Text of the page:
Typical responses of all 27 cells are shown in Figs.3-7. Figure 3 A shows a cell with a clear preference for middle-wave light, whereas Breveals that the orientation of the bar used was of no importance, as is the case for the rest of the cells that we report here. The presence of a suppressive surround for the same (middle) wavelength which preferably excites the center is revealed in Fig. 3 C: the cell does not respond well to small stimuli, gives a maximal response when the size of the stimulus is equal to the size of the excitatory region of the receptive field, but decreases its response when the stimulus size is further increased. When studying such cells, care was taken that in the Mondrian tests, the cell's excitatory receptive field was not surrounded by areas with a high reflectance for the preferred wavelength, to obtain a maximal response from the cell. Figure 4 A shows the responses of the same cell to Mondrian areas of different color made to reflect the identical triplet of wavelengths of which the middle one was the dominant. The cell responds well to all areas regardless of their actual color; a slightly weaker response to the red area is due to the difficulty of making this area reflect large amounts of middle-wave light. Such cells, which respond to any area of the Mondrian as long as it reflects a certain wavelength combination, can also be made not to respond to their preferred Mondrian area if it does not reflect a sufficient amount of their preferred wavelength. This is illustrated in Fig. 4 B, showing the responses of another middle-wavelength-selective cell when a green area of the Mondrian was placed inside its receptive field and illuminated with two different energy triplets: it responded strongly when the area was made to reflect more middle than short- and long-wave light (triplet A), but much less when it was made to reflect more short- and long-wave light than middle (triplet B), although it looked green to a normal observer in both conditions. Normally we tested each cell using three to four different illumination triplets and another three to four different areas of the Mondrian.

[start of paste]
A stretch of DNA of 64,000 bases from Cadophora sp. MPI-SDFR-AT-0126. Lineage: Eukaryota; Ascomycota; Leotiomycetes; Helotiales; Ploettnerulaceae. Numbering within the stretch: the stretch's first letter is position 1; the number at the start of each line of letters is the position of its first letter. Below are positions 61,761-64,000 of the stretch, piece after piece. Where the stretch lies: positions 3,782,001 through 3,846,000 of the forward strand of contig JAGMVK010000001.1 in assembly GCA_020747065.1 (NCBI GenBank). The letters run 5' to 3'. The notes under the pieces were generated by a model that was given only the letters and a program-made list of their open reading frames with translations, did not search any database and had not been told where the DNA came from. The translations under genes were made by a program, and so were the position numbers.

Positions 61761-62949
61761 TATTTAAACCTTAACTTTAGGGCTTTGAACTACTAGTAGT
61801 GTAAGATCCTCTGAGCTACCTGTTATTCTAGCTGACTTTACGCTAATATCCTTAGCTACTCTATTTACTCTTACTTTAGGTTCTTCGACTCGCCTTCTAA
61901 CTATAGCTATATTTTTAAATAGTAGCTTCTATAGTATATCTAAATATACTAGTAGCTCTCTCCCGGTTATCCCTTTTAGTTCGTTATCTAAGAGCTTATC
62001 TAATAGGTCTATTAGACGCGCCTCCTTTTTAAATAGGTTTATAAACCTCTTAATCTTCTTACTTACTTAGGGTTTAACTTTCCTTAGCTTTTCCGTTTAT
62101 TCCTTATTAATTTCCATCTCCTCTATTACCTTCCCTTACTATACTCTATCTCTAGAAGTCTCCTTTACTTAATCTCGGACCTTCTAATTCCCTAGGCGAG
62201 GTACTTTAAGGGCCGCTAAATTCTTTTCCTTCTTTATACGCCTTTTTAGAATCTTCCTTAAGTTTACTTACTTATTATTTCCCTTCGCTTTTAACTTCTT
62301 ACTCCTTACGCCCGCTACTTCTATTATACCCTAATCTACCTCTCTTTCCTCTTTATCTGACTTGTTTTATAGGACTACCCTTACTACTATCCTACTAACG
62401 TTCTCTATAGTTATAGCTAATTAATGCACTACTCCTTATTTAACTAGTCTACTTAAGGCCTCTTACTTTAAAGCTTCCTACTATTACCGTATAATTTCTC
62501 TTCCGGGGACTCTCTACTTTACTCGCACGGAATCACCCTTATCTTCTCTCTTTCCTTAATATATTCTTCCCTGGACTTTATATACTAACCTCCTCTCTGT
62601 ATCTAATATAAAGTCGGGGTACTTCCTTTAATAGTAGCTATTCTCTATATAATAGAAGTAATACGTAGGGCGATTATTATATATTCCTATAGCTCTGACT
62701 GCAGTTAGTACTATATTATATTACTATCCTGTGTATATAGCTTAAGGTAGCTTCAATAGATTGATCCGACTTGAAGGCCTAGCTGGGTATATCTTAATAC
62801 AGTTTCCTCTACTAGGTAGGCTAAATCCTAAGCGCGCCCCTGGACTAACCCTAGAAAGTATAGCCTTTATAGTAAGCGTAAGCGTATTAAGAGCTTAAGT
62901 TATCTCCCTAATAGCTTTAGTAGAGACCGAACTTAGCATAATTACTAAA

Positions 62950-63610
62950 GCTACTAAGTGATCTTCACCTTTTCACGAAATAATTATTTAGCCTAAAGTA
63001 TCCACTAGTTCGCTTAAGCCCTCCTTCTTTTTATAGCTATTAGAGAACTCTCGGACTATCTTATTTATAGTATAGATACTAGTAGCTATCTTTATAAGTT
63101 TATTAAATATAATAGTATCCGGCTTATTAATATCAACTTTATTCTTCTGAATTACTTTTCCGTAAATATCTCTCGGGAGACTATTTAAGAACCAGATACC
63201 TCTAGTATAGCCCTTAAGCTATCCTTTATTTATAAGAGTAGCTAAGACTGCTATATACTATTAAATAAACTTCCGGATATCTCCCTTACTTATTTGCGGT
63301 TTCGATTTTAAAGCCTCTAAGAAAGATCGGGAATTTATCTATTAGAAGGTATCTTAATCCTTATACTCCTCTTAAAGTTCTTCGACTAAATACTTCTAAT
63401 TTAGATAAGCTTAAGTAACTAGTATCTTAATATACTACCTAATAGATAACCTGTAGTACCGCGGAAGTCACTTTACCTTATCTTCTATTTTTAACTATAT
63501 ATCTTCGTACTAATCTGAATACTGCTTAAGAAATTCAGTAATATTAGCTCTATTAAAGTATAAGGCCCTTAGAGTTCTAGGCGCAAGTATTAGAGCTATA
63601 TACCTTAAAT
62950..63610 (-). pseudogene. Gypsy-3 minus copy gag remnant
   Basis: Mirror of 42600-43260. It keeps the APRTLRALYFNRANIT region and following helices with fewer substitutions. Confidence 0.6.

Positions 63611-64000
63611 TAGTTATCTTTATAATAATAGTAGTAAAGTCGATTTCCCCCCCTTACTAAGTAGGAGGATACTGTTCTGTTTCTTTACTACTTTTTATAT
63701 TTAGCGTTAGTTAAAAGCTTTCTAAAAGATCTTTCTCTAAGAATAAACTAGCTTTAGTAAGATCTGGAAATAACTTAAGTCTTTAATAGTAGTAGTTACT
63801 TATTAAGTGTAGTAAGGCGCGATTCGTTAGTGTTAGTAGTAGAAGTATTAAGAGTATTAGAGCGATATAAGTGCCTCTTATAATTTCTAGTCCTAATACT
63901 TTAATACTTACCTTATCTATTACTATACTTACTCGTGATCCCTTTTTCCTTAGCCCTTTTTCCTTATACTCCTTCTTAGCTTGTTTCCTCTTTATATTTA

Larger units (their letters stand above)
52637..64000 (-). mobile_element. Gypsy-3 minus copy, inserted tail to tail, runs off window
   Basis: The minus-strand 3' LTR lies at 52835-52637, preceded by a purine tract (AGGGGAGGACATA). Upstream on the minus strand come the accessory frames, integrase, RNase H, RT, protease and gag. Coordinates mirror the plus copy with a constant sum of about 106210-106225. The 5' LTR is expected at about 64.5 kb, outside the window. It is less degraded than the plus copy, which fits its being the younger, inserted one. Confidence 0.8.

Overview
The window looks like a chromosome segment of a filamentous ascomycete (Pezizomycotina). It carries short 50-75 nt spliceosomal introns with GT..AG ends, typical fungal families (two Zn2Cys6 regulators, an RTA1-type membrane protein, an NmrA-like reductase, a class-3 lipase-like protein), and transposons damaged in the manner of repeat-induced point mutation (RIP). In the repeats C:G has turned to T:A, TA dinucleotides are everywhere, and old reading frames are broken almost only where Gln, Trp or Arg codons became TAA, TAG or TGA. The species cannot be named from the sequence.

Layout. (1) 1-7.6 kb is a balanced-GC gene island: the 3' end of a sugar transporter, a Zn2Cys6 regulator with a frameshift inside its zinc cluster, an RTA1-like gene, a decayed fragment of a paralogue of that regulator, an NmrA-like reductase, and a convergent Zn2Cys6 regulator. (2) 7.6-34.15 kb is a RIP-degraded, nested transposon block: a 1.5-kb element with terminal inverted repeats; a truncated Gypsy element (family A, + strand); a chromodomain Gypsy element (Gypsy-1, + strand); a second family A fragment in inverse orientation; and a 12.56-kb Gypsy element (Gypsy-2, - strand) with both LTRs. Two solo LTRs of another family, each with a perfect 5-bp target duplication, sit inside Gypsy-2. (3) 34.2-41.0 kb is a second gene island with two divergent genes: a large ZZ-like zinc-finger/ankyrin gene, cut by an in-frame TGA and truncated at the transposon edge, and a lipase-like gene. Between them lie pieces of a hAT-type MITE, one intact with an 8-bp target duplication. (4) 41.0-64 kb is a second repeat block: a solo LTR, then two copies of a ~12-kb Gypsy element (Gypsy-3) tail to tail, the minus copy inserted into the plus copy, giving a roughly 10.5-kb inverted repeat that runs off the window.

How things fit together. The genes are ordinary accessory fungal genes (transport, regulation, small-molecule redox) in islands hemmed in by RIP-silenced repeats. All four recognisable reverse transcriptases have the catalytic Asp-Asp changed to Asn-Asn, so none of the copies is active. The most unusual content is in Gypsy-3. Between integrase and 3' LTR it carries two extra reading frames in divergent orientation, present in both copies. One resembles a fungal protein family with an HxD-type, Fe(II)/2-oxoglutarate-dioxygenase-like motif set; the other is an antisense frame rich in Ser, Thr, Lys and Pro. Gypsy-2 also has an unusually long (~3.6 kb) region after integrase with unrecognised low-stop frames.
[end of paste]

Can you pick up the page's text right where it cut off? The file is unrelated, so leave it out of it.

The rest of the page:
The preceding characteristics are typical of all 27 V2 cells encountered in this study: their responses did not correlate with color but were dependent on wavelength composition alone. Figure5 shows the results of a quantitative comparison of the effect of changing the wavelength composition of the illumination to that of changing the color of the area inside the cells' receptive field. The ratio between the best and worst responses is calculated for each cell, both for different illuminations, and for different colors. Straight lines at 1.5 divide the diagram into four regions; all 27 cells fall within the lower-right quadrant, indicating that the modulatory effect of the illumination composition on cell responses is strong and that of color is weak. A typical color-coded cell ignoring changes in illumination and only signaling changes in natural color (Zeki 1983a) should fall in the upper-left quadrant, but none of our cells in V2 do.